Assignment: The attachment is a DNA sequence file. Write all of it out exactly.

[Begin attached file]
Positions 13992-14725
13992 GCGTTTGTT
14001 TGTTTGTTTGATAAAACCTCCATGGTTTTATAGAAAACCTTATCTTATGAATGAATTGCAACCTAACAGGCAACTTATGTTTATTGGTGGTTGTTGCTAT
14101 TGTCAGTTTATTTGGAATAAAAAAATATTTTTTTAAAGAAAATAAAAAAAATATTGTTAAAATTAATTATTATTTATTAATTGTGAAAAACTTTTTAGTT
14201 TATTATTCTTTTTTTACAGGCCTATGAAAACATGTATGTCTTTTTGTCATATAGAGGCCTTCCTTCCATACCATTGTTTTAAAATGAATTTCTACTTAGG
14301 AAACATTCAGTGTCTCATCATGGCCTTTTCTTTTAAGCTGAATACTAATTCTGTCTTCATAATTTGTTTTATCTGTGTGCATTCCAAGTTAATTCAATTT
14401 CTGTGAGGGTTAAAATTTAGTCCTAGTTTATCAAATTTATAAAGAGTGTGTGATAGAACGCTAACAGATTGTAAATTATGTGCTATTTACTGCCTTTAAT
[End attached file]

Positions 13992-14725
13992 GCGTTTGTT
14001 TGTTTGTTTGATAAAACCTCCATGGTTTTATAGAAAACCTTATCTTATGAATGAATTGCAACCTAACAGGCAACTTATGTTTATTGGTGGTTGTTGCTAT
14101 TGTCAGTTTATTTGGAATAAAAAAATATTTTTTTAAAGAAAATAAAAAAAATATTGTTAAAATTAATTATTATTTATTAATTGTGAAAAACTTTTTAGTT
14201 TATTATTCTTTTTTTACAGGCCTATGAAAACATGTATGTCTTTTTGTCATATAGAGGCCTTCCTTCCATACCATTGTTTTAAAATGAATTTCTACTTAGG
14301 AAACATTCAGTGTCTCATCATGGCCTTTTCTTTTAAGCTGAATACTAATTCTGTCTTCATAATTTGTTTTATCTGTGTGCATTCCAAGTTAATTCAATTT
14401 CTGTGAGGGTTAAAATTTAGTCCTAGTTTATCAAATTTATAAAGAGTGTGTGATAGAACGCTAACAGATTGTAAATTATGTGCTATTTACTGCCTTTAAT